The 2006 National League Division Series (NLDS), the opening round of the 2006 National League playoffs, began on Tuesday, October 3, and ended on Sunday, October 8, with the champions of the three NL divisions—along with a "wild card" team—participating in two best-of-five series. They were:
The Mets and the Cardinals met in the NL Championship Series, with the Cardinals becoming the National League champion and going on to face the American League champion Detroit Tigers in the 2006 World Series.
|2006 National League Division Series|
|Dates||October 4 – 7|
|Television||ESPN (Game 1)|
Fox (Games 2–3)
|TV announcers||Gary Thorne, Joe Morgan, Steve Phillips (Game 1)|
Thom Brennaman, Steve Lyons (Game 2)
Thom Brennaman, Tim McCarver (Game 3)
|Radio announcers||Dan Shulman, Dave Campbell|
|Umpires||John Hirschbeck, Ted Barrett, Eric Cooper, Ron Kulpa, Mike Winters, Brian O'Nora|
|Dates||October 3 – 8|
|Television||ESPN (Games 1–2)|
ESPN2 (Game 3)
Fox (Game 4)
|TV announcers||Chris Berman, Orel Hershiser (Games 1–2)|
Jon Miller, Joe Morgan (Game 3)
Thom Brennaman, Tim McCarver (Game 4)
|Radio announcers||Wayne Hagin, Luis Gonzalez|
|Umpires||Gerry Davis, Bill Welke, Brian Gorman, Greg Gibson, Wally Bell, Marty Foster|
The NL playoff race was highly dramatic when as many as six teams entered the final weekend of the regular season fighting for the final three playoff spots. Two of three division champions were decided on the final day of the regular season.
The New York Mets began the season with high hopes of finally ending the Atlanta Braves' string of division titles. The Mets lived up to their high expectations and roared out of the gate, taking over first place in the division on the fourth day of the season and never looking back. They won seven of their first eight games, and had built up a double-digit lead in the standings by the end of June. The Mets clinched the division on September 18, and finished twelve games ahead of the Philadelphia Phillies. The Braves finished third, eighteen games back. However, the Mets entered the postseason without injured ace Pedro Martínez, and learned the day before Game 1 of the Division Series that projected Game 1 starter Orlando Hernández would be lost for the whole round.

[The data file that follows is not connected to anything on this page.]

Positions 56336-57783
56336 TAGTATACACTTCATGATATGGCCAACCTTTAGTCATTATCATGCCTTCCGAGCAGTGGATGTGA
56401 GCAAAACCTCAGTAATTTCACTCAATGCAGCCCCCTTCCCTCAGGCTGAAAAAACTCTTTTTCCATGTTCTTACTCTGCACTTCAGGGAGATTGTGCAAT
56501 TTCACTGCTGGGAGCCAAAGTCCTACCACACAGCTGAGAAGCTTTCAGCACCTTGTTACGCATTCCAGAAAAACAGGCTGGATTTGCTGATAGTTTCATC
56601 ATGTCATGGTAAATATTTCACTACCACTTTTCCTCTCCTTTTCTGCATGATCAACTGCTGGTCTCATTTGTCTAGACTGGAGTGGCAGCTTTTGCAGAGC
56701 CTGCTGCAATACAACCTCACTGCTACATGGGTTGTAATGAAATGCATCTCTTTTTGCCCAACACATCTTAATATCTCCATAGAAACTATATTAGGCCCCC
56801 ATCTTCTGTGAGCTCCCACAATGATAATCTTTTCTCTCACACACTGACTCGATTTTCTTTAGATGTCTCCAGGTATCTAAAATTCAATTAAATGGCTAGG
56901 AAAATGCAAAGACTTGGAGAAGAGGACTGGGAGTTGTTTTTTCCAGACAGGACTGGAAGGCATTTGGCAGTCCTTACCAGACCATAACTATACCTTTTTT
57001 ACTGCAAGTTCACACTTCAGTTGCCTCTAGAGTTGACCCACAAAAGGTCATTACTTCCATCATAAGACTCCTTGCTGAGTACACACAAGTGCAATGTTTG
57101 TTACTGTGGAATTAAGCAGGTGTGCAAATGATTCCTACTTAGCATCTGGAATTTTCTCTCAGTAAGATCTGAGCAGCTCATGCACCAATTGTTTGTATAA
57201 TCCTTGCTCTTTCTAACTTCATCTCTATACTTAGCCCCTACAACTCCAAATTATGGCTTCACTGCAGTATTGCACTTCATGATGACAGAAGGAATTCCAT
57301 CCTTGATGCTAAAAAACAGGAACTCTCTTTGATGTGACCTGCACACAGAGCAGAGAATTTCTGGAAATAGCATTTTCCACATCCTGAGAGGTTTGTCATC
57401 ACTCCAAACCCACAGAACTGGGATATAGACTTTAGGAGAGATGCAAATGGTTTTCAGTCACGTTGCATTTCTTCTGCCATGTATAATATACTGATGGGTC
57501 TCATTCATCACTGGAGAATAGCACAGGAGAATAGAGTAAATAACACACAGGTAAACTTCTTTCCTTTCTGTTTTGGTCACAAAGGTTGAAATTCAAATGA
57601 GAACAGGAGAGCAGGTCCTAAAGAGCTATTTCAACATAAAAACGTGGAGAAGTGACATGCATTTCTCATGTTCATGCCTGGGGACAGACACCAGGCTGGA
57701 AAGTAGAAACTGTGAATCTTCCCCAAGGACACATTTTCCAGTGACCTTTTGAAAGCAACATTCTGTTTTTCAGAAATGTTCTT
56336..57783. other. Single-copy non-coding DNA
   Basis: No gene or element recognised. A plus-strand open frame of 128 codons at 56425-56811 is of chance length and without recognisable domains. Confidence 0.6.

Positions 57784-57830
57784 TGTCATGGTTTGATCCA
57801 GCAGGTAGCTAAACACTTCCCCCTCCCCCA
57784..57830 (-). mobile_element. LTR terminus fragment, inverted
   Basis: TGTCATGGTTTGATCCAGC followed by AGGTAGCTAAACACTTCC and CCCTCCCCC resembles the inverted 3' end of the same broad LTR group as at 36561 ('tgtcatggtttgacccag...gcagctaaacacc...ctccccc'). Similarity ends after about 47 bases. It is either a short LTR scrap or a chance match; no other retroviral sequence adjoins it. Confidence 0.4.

The St. Louis Cardinals' run to their third consecutive Central Division championship pales in comparison to their runs in the previous two seasons. As before, the Cardinals took over the lead in the division early on, overtaking the Cincinnati Reds on June 9. It appeared as if this season would follow the established pattern as the Cardinals steadily built up their lead to as much as five and a half games and a 42–26 record on June 19. The Cardinals began interleague play by being swept by both the Chicago White Sox and Detroit Tigers as part of an eight-game losing streak. Despite the slump, they did not relinquish the division lead. The Reds were able to tie the Cardinals in the standings on June 30 and July 1, but the Cardinals regained sole possession of first place the following day and held onto the lead for the rest of the season despite additional losing streaks of eight and seven games. The Cardinals' struggles largely stemmed from the numerous injuries to key players throughout the season, including Albert Pujols, Jim Edmonds, David Eckstein, Chris Carpenter, Mark Mulder, and Jason Isringhausen. The title appeared to be well in hand on September 19 with leads of seven games over the Reds and eight and half games over the Houston Astros with just thirteen games left to play. The Cardinals then went on another seven-game losing streak just as the Astros won seven consecutive, shrinking the Cardinals' lead to just a game and a half. The Cardinals were able to regain their composure, winning three of their next four and clinching on the final day of the season with an Astros loss to the Atlanta Braves.